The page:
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Published on: Classic

Disinfecting in the age of COVID

During the height of the pandemic, you couldn’t even get Clorox from the grocery stores. Disinfectants everywhere were sold out. There was an insane demand for these products that, in the past, we had really only sold to professionals and institutions. We knew a lot of people, companies and institutions were buying disinfecting services and we knew there were a lot of people out there doing them that probably did not know how.

Things have leveled out a little since then. Some of the fly by night “sanitation” services have fallen to the wayside and some of them have stepped up their game, learned from their mistakes and managed to succeed. All in all, most of us have figured out what works and what doesn’t and with most everything back in stock these days it’s a lot easier. Here’s our two cents on how to get your job done right.

Clean first…

If you have any experience in disinfecting, then you know you must first clean the area. The instructions on the bottle of any disinfectant have very specific instructions that must be followed in order to say something has been disinfected. Surfaces must remain uniformly wet with the disinfectant for a prescribed amount of time in order to make the claims on the label i.e. “Kills Norovirus in 10 minutes” or “kills Coronavirus in 50 seconds”. We’ll use your kitchen counter as an example. Let’s say someone sick has been to your house and you want to disinfect the areas they were in. Your home is already pretty clean so you decide to use a grocery store disinfectant and wipe down all the hard surfaces. This should work very well. But what if the house wasn’t clean in the first place. What if it’s a hoarding situation and there are large amounts of dry and or wet debris on the hard surfaces. What if there’s been a natural disaster and there has been black water in the home? Pretty quickly we begin to see that environments needing disinfection vary wildly and for a professional, it is best to have a plan to follow. Removal of debris, so that you can actually access the surfaces needing disinfecting, is key.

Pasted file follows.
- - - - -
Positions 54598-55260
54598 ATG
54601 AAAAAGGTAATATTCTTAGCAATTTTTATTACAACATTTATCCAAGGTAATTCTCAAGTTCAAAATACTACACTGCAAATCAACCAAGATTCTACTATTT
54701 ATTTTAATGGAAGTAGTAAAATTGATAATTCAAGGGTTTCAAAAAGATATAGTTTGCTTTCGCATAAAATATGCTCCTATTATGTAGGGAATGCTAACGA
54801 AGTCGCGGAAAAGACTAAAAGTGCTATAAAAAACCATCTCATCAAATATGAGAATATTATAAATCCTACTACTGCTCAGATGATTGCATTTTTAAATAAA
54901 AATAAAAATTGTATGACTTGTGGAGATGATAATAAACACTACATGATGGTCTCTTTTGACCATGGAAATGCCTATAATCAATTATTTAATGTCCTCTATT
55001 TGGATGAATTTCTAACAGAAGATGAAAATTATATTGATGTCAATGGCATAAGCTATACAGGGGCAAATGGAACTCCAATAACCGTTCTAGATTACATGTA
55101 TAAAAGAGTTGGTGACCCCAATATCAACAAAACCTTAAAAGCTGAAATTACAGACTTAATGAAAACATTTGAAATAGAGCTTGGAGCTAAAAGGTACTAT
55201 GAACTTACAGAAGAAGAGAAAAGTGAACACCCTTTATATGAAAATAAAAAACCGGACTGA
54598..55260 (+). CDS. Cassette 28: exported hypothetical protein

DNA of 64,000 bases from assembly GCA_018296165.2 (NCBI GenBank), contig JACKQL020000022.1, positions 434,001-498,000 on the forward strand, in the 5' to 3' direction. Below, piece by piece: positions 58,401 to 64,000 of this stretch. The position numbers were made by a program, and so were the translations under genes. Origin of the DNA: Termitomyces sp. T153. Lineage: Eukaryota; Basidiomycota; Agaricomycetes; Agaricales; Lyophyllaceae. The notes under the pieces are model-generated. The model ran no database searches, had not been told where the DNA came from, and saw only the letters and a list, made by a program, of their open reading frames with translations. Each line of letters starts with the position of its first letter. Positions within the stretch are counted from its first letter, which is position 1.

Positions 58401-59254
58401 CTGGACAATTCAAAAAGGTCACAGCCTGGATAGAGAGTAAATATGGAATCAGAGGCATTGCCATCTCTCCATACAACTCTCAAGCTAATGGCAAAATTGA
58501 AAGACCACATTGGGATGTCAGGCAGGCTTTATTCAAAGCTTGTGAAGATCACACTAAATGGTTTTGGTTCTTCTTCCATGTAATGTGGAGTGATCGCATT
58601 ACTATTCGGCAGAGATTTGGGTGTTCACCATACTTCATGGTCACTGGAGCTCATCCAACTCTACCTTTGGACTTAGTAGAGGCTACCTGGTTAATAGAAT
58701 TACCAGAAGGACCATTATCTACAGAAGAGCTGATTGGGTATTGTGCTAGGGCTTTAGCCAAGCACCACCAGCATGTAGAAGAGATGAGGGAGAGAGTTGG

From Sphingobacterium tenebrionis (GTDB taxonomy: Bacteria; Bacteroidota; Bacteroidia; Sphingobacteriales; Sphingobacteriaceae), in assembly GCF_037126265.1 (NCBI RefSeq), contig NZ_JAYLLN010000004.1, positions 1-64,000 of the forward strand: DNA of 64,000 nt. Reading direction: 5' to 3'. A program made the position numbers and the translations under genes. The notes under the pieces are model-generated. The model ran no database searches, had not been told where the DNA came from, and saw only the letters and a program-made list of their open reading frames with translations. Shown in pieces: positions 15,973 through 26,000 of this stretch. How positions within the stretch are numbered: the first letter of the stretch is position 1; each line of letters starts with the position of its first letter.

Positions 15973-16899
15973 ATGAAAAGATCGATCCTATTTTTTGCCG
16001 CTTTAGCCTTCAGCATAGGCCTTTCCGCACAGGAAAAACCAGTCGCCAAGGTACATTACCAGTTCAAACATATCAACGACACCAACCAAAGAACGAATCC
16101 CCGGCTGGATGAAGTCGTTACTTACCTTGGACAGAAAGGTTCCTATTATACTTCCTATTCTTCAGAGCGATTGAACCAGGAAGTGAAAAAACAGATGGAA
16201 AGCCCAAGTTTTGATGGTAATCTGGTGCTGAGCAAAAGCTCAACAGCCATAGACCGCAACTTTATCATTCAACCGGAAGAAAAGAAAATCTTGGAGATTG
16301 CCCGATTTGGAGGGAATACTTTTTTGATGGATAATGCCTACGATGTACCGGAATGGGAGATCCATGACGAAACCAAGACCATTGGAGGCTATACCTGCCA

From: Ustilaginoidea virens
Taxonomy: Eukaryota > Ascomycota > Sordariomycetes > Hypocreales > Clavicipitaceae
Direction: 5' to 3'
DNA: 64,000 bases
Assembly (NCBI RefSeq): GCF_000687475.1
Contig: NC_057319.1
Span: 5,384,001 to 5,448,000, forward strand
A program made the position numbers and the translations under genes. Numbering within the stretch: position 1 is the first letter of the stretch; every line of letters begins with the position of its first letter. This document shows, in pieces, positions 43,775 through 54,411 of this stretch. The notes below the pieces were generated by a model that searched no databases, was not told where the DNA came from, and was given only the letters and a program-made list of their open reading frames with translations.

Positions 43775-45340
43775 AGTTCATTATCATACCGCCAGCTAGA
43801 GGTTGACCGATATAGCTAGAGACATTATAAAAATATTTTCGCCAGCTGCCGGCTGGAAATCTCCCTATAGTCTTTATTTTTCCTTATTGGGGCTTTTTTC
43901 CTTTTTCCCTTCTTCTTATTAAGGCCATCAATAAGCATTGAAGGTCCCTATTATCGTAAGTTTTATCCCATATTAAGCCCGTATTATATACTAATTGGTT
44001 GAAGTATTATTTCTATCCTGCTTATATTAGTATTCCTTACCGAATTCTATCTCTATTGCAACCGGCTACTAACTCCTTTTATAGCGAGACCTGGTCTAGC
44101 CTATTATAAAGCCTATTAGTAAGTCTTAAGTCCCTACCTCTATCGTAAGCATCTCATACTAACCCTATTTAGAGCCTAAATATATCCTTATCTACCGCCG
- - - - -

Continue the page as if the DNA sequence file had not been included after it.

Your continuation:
We like peroxide cleaners. There are many benefits and few drawbacks. A good peroxide cleaner like Sentinel’s Envirowash 300 will foam up upon contact with organic debris. Envirowash is about 7.5% peroxide by volume, can be shipped UPS and breaks down into water and oxygen. Peroxide alone can neutralize many pathogens by itself, however you always need to follow the directions on the bottle of the cleaning solution you are using.


Once an area is properly cleaned, it can then be disinfected.

Then disinfect!

The disinfectant you use matters. The first thing to consider is yourself in this equation. There are many disinfectants on the market today and some of them are more dangerous to handle and require a lot of personal protective equipment or PPE. Luckily, science is really on our side here! In the past few decades, a few front runners in the chemical disinfection game have emerged. Those include the incredibly safe, botanically derived disinfectants that use a concentrated or synthetic form of thyme and oregano oil. These products do not require you to wear any PPE to apply them and they have a GRAS (generally recognized as safe) rating.  There are jobs for which the older disinfectants are more appropriate and knowing when to use each chemical is an important part of any remediation technician’s training. The WRT and AMRT classes introduce and expand upon the conditions for which these chemicals are called for.


Chlorine dioxide disinfectants are also gaining steam. Since they break down into water and oxygen, are super effective at killing microorganisms and the odor that comes with them and are relatively safe, they’ve definitely earned a spotlight here! Chlorine dioxide can be used in liquid or gas form. The latter is not appropriate for disinfecting but can be incredibly useful in removing mal odors when nothing else works particularly in cases of putrefaction. The liquid form however is inexpensive, disinfects quickly and for most products all that’s required is eye protection depending on the concentration of the product.


The industry continues to move toward safer technologies, quicker kill times and more effective practices that allow contractors to work smarter, not harder. You can be sure that when you shop at PCCS, you are choosing from the best, most advanced chemistry and tools on the market. While your eye is on the job and your customers, our eye is on you, your safety and your bottom line!